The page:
07th Sep 2022
USA, California, Central Coast
07th Sep 2022
Mourvèdre is a staple component in many Rhône blends, but other than the last initial on a “GSM label,” it is seldom named. Mourvèdre is not a name that gets consumers stampeding for a bottle. Until now.
Mourvèdre is a staple component in many Rhône blends, but other than the last initial on a “GSM label,” it is seldom named. Rarely possessing either the polished precision of Syrah or the gregarious perfume and plushness of Grenache, it is almost always a minor blending component—an extra in the background, hardly worthy of a cast credit. Indeed, a good dollop of “M” can contribute structure, mellowing out the in-your-face character of Grenache and toning down some of Syrah’s glossy shine. When Mourvèdre does take a leading role, the result is often a rugged, broody wine that is tough in every sense of the word. In Bandol, a region that requires the blend to be at least 50% Mourvèdre, the wines tend to defy fruity expression, delivering difficult-to-describe, loamy/meaty scents, and chewy, sometimes rustic tannins, needing years in bottle to become at all alluring. Thus, Mourvèdre is not a name that gets consumers stampeding for a bottle. Until now.
“I somehow seemed to have gotten a reputation for Mourvèdre,” said Binns when I visited him in July this year. “I’m not sure why.”
Jim Binns cut his teeth as a member of the winemaking team at Sine Qua Non, where he worked for twelve years. He established his Andremily label in 2012, the name being an amalgamation of his children’s names, Andrew and Emily. As at Sine Qua Non, the focus here is blending Rhône varieties from vineyards around California’s Central Coast. So, it’s no surprise that the Andremily reds are of a ripe, rich, concentrated, and powerful style, usually with the alcohol weighing in at 15%+. But that’s where the similarities with Binns’ alma mater stop.
"I somehow seemed to have gotten a reputation for Mourvèdre, I’m not sure why."
Five years ago, I first visited Binns at his small winemaking facility in an industrial park on the seedy side of Ventura, California, just south of Santa Barbara. (It’s expanded a bit since then, but not much.) Knowing that Binns was a protégé of Manfred Krankl, I was pleased to note that the Andremily line-up had its distinct personality, not just with the packaging but the wines’ signatures. While Sine Qua Non embraces Santa Barbara County’s opulence, flamboyance, and sensuality, Binns’ skill is crafting wines of remarkable restraint. There is more than a nod to the Southern Rhône in the way the fruit is expressed in the wines of Andremily, which often deliver beautifully pure, soft-spoken savory, and earthy fragrances. Still, I subconsciously braced myself when I initially came to taste the Andremily “Mourvèdre” label, which in no way tries to hide what it is. I was expecting a burly, tannic monster-wine, but my jaw hit the floor when I tried it. Who knew Mourvèdre could have so much grace and finesse? The only other Mourvédre-based wine I have experienced with this kind of fragrance and elegance is Beaucastel’s Hommage à Jacques Perrin. When I mentioned this to Binns at the time, he smiled and said this was his inspiration.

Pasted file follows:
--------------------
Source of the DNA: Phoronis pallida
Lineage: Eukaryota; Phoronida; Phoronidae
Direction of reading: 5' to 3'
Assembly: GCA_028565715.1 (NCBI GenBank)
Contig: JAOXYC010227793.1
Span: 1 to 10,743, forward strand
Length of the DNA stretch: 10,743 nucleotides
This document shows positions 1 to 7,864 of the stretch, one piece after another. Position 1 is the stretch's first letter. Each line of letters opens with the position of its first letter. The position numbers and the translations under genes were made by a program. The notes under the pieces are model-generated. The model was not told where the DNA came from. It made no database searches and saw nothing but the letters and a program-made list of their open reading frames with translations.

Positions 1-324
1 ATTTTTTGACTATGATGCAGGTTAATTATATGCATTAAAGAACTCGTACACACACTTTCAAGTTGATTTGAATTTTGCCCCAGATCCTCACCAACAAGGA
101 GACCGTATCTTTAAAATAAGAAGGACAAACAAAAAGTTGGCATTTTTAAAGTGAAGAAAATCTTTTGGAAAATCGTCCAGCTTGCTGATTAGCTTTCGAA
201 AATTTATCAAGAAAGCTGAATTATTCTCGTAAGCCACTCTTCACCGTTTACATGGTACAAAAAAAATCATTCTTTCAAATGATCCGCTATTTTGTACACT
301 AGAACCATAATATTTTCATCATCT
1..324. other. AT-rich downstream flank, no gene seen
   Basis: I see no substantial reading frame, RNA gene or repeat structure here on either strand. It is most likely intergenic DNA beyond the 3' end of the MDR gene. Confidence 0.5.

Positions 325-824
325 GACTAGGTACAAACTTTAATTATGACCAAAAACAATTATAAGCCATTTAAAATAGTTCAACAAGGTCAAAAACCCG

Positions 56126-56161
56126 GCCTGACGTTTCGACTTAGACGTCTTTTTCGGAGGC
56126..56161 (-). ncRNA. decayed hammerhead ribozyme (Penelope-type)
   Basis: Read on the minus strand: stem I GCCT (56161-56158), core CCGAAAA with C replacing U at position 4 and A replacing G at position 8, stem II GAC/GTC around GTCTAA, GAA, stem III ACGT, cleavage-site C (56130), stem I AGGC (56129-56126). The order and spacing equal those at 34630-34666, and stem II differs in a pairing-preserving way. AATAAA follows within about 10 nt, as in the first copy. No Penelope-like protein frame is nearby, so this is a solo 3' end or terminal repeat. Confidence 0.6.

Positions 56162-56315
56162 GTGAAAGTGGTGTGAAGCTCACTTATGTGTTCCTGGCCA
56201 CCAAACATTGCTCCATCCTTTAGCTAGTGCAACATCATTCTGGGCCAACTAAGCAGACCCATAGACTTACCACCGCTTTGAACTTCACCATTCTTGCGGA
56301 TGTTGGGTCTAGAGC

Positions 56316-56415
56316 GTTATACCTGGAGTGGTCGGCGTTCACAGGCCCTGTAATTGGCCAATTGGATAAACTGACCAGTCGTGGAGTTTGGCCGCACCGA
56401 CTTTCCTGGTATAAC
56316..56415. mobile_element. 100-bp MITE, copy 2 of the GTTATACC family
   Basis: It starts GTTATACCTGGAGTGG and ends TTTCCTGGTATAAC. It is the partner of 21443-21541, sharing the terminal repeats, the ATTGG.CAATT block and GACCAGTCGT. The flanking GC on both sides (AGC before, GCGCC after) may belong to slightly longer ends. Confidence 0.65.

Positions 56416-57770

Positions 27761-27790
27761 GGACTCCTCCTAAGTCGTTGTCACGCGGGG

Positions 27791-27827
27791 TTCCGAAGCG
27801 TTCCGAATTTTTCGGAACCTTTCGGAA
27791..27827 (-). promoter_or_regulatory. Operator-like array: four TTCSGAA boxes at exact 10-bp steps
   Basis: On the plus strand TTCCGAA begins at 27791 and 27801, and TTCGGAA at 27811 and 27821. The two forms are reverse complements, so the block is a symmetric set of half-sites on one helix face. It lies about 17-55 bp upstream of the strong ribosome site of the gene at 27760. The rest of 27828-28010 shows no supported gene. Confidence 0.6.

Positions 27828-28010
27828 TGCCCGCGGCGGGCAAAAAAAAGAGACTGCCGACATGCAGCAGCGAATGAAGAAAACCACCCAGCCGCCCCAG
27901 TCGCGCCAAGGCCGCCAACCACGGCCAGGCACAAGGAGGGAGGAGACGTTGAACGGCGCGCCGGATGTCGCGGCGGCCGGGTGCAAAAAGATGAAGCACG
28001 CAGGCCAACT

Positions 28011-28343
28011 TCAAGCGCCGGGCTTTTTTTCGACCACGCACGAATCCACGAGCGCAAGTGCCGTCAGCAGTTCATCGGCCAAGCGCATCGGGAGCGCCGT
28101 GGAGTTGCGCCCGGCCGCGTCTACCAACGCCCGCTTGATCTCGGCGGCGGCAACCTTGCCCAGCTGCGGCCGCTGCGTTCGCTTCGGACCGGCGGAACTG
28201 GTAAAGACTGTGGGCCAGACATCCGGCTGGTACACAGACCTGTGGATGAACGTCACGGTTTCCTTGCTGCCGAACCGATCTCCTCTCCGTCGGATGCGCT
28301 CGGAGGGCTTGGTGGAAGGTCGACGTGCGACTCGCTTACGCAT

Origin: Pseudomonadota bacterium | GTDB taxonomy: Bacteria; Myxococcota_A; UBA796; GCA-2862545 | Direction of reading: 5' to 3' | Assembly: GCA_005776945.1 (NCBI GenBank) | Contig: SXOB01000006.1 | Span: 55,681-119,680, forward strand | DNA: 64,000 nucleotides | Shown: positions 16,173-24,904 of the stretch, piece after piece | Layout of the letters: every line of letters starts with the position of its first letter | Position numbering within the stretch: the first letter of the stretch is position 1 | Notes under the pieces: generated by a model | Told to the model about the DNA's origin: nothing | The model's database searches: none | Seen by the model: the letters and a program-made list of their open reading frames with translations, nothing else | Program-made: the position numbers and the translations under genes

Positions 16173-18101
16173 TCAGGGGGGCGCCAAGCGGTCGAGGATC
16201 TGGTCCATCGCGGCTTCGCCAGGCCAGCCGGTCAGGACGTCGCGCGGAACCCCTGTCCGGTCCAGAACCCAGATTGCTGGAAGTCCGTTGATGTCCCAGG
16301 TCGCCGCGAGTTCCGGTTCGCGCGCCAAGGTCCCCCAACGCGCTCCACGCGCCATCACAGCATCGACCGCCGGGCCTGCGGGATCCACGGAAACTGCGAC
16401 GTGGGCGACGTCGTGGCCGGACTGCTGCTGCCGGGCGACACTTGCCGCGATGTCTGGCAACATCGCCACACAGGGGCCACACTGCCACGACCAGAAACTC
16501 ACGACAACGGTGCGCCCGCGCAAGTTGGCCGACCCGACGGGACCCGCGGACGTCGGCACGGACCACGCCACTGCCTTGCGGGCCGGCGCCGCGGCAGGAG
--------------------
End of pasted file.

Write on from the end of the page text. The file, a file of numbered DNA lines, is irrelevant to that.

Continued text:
While Binns has proven to be one of a handful of the finest Mourvèdre artisans in the world, his other Rhône variety blends likewise showcase his talent for sourcing fruit and crafting high-quality wines. The only thing missing was owning a vineyard.
“We bought Slide Hill Vineyard,” Binns couldn’t wait to tell me as I sat for our tasting in July. This is big news. Located in Edna Valley, Slide Hill is prime vineyard land. “We have about 40 acres of vines planted there now—around 30% Syrah and 30% Grenache, with the rest being Marsanne, Viognier, and Albarino. And we just added two acres of Chardonnay. We’ve been making slight changes to the management of the vineyard, but everything is in great shape.”
I asked Binns if we could expect to see a single vineyard wine coming from his new estate vineyard in the future. “We held back some of the best Slide Hill barrels from 2020,” he replied. “We may do a vineyard designate extended age from this wine. And in 2021, we will probably do a vineyard designate from Slide Hill. That area of the valley lends itself to the extended barrel age style. It is cooler there, so the tannins can be quite firm. I look forward to the day when we release our first single vineyard wine from there!”
However, because of the Slide Hill purchase, Binns can no longer justify making a G2 Vineyard designate Syrah, which he produced for the first and only time in 2019. “Saxum takes the majority of the fruit from G2,” Binns said. “G2 has a waiting list of people trying to buy the fruit. It’s one of the most in-demand vineyards. But I just purchased Slide Hill, so I have to focus my efforts there.”
Total production at Andremily is now up to 2800 cases. Fans of big, concentrated, nuanced Rhône Ranger styles crafted with impressive restraint will be happy to hear that production here is slowly growing.
Article & Reviews by Lisa Perrotti-Brown MW
Photos by Svante Örnberg
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